Former CIA Officers Teach You How to Persuade Anyone to Tell All
272 pages. Index, glossary, and acknowledgments. Three appendices.
This book, sequel to Spy the Lie, describes how to apply a CIA technique for getting people to tell you the truth. It involves treating people respectfully (even if you don't respect them), getting them into short-term thinking mode, and using both interrogation and a monologue designed to focus (or limit) their options.
Along the way, the authors share examples of the technique being used in espionage, law enforcement, and the War on Terror (without names and places, of course). There's a fictional example of how the technique might have been used when O.J. Simpson was first questioned by detectives.
This part of the book ends on page 153, after which Peter Romary, an experienced attorney and arbiter, provides two lengthy appendices on how these techniques can be applied in the business world. A third appendix includes the actual interrogation of O.J. Simpson, for comparison to the fictional version in the main text.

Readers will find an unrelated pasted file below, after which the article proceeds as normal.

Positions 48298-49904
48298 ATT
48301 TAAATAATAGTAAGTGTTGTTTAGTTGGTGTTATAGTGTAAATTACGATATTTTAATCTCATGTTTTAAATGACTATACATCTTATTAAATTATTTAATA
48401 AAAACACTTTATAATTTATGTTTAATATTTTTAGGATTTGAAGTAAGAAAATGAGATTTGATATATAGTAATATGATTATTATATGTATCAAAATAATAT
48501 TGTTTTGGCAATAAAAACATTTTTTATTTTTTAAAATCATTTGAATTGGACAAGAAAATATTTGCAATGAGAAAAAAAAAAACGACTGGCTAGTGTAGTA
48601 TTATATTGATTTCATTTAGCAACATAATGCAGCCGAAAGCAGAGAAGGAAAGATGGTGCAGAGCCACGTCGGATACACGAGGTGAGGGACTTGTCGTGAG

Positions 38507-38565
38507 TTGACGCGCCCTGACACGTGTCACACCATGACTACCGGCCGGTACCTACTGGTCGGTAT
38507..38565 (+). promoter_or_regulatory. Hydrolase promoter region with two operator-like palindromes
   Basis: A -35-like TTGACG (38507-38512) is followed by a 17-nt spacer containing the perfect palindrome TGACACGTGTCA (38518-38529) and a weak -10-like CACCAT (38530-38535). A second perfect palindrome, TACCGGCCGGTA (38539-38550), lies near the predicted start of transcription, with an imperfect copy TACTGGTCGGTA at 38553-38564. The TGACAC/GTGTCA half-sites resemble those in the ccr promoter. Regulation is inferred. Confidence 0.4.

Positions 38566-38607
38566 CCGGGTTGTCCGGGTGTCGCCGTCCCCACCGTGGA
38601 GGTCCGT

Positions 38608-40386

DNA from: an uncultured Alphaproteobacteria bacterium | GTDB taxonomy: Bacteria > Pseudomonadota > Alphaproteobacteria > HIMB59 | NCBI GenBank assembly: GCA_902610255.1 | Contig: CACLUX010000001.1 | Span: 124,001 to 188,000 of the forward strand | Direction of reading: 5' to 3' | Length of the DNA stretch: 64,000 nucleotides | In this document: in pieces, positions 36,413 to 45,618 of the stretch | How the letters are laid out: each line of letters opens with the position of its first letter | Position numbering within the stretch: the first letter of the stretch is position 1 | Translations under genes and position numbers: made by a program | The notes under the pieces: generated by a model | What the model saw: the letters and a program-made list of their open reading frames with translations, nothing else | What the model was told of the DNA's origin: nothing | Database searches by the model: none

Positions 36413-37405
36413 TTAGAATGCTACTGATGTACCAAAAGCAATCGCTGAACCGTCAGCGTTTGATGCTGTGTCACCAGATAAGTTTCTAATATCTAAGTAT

Most of this, while instructive, wouldn't apply to miniature wargaming. (Unless you're trying to find out who in the club is using crooked dice…)
However, chapter 13, The Elephant in the Room, uses publicly available information to contrast a non-coercive technique versus 'enhanced interrogation' (i.e., waterboarding). The authors contend that their approach is not only more effective, but also consistent with American legal and ethical principles. (Though they decline to explicitly state their opinion of enhanced interrogation.) This discussion should be of use to anyone interested in counter-terrorism, espionage, and similar gaming campaigns.
This book is a quick read, with interesting examples, and you might find it of practical use as well.
Reviewed by Editor in Chief Bill .